Table 2 presents the effect of minimum crop ratio parameter used in data augmentation module. Since it is an important parameter to represent the variation in our semantic masks, we compare the performance for minimum crop ratio from 0.9 to 0.1. Apart from individual Recall@N values, we also compute and plot mean recall (mean of all N values) in Table 2 last column and in Figure 12. We observe that it is highest around 0.6 and 0.7. Performance gradually drops as we increase or decrease the minimum crop ratio. A minimum random crop parameter of 0.6 means that cropped mask covers at least 60% area of the original mask. Since query and database masks in our training and test datasets have a considerable overlap ratio, it is reasonable that 0.6 or higher overlaps serve best. This result is also in accordance with the finding in [38] that there is a reverse U-shape relationship between the performance and the mutual information within augmented views. When crops are close to each other (high mutual information, e.g. crop ratio = 0.9) the model does not benefit from them much. On the other hand, for low crop ratios (low mutual information) model can not learn well since views look quite different from each other. Peak performance stays somewhere in between.

Crop ratioRetrieval accuracy (Recall@N)
N = 1N = 2N = 3N = 4N = 5mean

Table 2.

Effect of the minimum crop ratio parameter in data augmentation at the stage of retraining of the self-supervised model.

Figure 12.

Mean Recall@N values for varying min. Crop ratio parameter. Observe the reverse U-shape with a peak at 0.6.


5. Conclusions

In this chapter, we presented the main concepts in self-supervised contrastive learning and reviewed the approaches that attracted attention due to their success in computer vision. Contrastive learning that aims to end up in an embedding space where similar samples stay close to each other was implemented successfully with Siamese neural networks. Necessity on huge computation power was also alleviated with the most recent models. Currently, for common downstream tasks of computer vision such as object detection and semantic segmentation, self-supervised pre-training is a better alternative than using a model trained on ImageNet for image classification.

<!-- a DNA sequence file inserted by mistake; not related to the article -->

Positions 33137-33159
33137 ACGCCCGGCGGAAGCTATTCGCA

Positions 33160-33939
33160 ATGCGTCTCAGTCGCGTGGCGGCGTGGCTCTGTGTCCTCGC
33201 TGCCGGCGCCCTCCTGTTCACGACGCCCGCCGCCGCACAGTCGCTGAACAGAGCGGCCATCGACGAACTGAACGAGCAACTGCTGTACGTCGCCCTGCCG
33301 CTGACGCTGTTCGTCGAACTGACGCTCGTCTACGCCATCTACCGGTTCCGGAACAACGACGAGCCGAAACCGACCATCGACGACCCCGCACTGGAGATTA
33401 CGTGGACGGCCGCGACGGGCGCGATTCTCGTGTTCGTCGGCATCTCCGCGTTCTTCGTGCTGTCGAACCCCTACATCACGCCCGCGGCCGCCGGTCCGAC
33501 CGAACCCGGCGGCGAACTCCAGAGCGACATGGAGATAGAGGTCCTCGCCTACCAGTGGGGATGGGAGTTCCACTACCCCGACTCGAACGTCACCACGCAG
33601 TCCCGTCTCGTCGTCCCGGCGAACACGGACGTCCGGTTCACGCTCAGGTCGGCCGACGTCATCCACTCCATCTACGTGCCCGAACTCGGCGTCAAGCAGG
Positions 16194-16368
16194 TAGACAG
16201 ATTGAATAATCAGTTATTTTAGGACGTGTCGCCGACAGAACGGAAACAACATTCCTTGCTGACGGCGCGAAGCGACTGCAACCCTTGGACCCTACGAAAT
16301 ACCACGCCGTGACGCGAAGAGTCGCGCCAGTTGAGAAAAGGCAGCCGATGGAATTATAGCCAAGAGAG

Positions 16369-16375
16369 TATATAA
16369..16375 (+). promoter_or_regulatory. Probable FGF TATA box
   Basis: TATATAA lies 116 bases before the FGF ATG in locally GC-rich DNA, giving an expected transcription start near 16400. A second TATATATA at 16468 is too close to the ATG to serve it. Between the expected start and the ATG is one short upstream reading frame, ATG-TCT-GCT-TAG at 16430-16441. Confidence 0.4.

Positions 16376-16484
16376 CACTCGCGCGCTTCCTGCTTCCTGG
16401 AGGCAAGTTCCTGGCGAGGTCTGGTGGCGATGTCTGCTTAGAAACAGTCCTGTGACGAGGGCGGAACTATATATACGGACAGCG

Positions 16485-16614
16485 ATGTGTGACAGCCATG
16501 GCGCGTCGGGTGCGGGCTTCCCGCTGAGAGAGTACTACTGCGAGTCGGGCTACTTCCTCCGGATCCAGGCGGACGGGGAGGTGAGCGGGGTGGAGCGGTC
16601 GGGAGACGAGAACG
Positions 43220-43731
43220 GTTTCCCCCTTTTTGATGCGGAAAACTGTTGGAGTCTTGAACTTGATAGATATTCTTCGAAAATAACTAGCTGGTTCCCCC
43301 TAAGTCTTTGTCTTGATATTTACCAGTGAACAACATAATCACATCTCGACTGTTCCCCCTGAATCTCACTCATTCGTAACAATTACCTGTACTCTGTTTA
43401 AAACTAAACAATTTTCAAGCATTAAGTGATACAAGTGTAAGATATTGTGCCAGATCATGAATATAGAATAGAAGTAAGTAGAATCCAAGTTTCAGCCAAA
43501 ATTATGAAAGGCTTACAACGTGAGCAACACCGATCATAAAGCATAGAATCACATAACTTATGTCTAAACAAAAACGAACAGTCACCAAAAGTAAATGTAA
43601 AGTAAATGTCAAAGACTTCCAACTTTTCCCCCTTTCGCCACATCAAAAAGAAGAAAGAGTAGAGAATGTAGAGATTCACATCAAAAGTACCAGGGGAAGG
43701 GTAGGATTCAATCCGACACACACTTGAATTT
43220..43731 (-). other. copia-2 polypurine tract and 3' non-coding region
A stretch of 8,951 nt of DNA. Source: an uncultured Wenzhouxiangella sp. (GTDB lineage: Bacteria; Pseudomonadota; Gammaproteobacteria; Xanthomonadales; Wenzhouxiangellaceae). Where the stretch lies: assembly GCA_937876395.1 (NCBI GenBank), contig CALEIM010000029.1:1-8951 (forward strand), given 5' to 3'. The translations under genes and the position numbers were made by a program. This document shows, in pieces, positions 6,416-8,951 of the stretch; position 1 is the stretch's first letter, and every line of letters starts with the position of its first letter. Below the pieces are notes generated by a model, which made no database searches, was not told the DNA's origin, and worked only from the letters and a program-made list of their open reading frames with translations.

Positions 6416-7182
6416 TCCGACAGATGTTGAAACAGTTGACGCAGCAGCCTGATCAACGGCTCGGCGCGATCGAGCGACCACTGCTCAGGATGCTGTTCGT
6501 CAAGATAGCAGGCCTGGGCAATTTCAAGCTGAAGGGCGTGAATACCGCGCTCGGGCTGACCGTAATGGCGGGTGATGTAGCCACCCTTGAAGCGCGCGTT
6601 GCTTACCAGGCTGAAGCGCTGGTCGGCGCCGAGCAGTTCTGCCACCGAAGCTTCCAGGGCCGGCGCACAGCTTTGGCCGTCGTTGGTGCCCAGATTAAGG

We also presented a case study where self-supervised contrastive learning is applied to learn representations of semantic masks of images. Performance was evaluated on an image retrieval task where the most similar semantic mask is retrieved from the database for a given query. In compliance with the results on other vision tasks in the literature, fine-tuning the self-supervised model with available labeled data gave better results than the supervised training alone.



This work was supported by the Scientific and Technological Research Council of Turkey (TÜBİTAK) under Grant No. 120E500 and also under 2214-A International Researcher Fellowship Programme.



CNNConvolutional neural network
RGBRed green blue
NLPNatural language processing
LSTMLong short term memory
GANGenerative adversarial network
MoCoMomentum contrast
BYOLBootstrap your own latent
MLPMulti-layer perceptron
FIFOFirst in first out


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Written By

Yalin Bastanlar and Semih Orhan

Reviewed: April 4th, 2022 Published: May 14th, 2022